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Use the node-voltage to find v1 and v2 in the circuit below

  1. Sep 17, 2012 #1
    Use the node-voltage to find v1 and v2 in the circuit below(see picture)

    4.8)
    http://s716.photobucket.com/albums/ww168/Pitoraq/?action=view&current=DSC_0204.jpg

    http://s716.photobucket.com/albums/ww168/Pitoraq/?action=view&current=DSC_0206.jpg

    4.26)

    http://s716.photobucket.com/albums/ww168/Pitoraq/?action=view&current=DSC_0205.jpg

    http://s716.photobucket.com/albums/ww168/Pitoraq/?action=view&current=DSC_0207.jpg



    2. Relevant equations

    4.8)

    v1 + (v1-v2)/8 = 6 (node 1)
    1 + v2/120 = (v2-v1)/8 (node 2)

    4.26

    1/R(eq) = 1/150 + 1/75 = 30 ohm

    2 - ((-v1-25)/50) + v1/150 + v1/75 = 0

    3. The attempt at a solution

    4.8)
    After combining node 1 and node 2 i got v = 146 v which is wrong

    what about the r=80 resistor ?

    The answer should be 120v,96v
    4.26)

    I got v1 to be -37.5 v and p = (-37.5)*2 = -75 W

    The answer should be

    a) -37.5 V,75W
    b) -37.5 v, 75W
    1. The problem statement, all variables and given/known data



    2. Relevant equations



    3. The attempt at a solution
     
    Last edited: Sep 17, 2012
  2. jcsd
  3. Sep 17, 2012 #2

    gneill

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    Staff: Mentor

    Re: Usa the node-voltage to find v1 and v2 in the circuit below

    Check carefully the implied direction of the currents in your Node 2 equation.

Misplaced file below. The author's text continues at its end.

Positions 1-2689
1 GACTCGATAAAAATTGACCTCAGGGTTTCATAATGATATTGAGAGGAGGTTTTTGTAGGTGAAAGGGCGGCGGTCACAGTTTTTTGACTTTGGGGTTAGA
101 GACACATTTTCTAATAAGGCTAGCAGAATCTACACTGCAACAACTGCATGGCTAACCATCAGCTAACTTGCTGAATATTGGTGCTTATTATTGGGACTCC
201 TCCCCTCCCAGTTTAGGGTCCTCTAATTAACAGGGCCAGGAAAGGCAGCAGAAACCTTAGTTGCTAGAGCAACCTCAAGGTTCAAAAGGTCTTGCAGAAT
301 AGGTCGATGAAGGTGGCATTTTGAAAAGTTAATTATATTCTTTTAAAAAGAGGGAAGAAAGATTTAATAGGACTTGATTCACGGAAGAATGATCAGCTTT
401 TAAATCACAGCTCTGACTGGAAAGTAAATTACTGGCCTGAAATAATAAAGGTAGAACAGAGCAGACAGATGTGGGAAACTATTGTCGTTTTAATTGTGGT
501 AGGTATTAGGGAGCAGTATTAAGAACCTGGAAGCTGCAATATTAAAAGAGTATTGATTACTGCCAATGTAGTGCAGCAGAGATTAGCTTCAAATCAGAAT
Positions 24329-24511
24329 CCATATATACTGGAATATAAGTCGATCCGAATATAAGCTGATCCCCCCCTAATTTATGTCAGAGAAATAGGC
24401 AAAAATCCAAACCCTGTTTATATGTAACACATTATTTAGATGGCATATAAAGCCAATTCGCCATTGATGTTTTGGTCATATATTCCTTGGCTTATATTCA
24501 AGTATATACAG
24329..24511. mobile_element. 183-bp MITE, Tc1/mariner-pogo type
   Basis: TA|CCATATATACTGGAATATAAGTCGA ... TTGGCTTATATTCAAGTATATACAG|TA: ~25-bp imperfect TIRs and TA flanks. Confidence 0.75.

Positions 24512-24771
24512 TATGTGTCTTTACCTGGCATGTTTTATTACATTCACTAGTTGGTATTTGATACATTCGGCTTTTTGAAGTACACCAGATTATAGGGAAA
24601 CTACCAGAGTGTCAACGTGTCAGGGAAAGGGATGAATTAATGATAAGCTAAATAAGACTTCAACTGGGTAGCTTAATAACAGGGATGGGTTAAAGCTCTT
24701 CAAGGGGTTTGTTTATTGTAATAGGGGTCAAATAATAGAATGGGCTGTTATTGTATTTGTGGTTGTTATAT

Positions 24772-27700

4. Sep 17, 2012 #3
    Re: Usa the node-voltage to find v1 and v2 in the circuit below

    But i cant see anything wrong with the current direction
     
  5. Sep 17, 2012 #4

    gneill

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    Staff: Mentor

    Re: Usa the node-voltage to find v1 and v2 in the circuit below

    Your equation is:

    1 + v2/120 = (v2-v1)/8 (node 2)

    On the left you have currents flowing out of node 2. On the right you also have a current flowing out of node 2. If it's on the right, and it must balance the currents on the left, it should be flowing INTO node two.

    You might find it more straightforward to write the sum of all currents on one side, setting the sum to zero. That way the individual current directions may be more obvious.

    One other thing: what happened to the contribution of the 80 Ohm resistor?
     
  6. Sep 17, 2012 #5
    Re: Usa the node-voltage to find v1 and v2 in the circuit below

    Yes. I started with writing
    1 + v2/120 - (v2-v1)/8 = 0
    But im not sure about the 80 ohm resistor
     
  7. Sep 17, 2012 #6

    gneill

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    Re: Usa the node-voltage to find v1 and v2 in the circuit below

    Okay, but since you are summing all the currents LEAVING the node, the sign on the last term should be positive, too.
    Add a term for it that is just like the one for the 120 Ohm resistor.
     
  8. Sep 18, 2012 #7
    From the first node equation, should the 80 resistor be added to that to ?
     
  9. Sep 18, 2012 #8
    Re: Usa the node-voltage to find v1 and v2 in the circuit below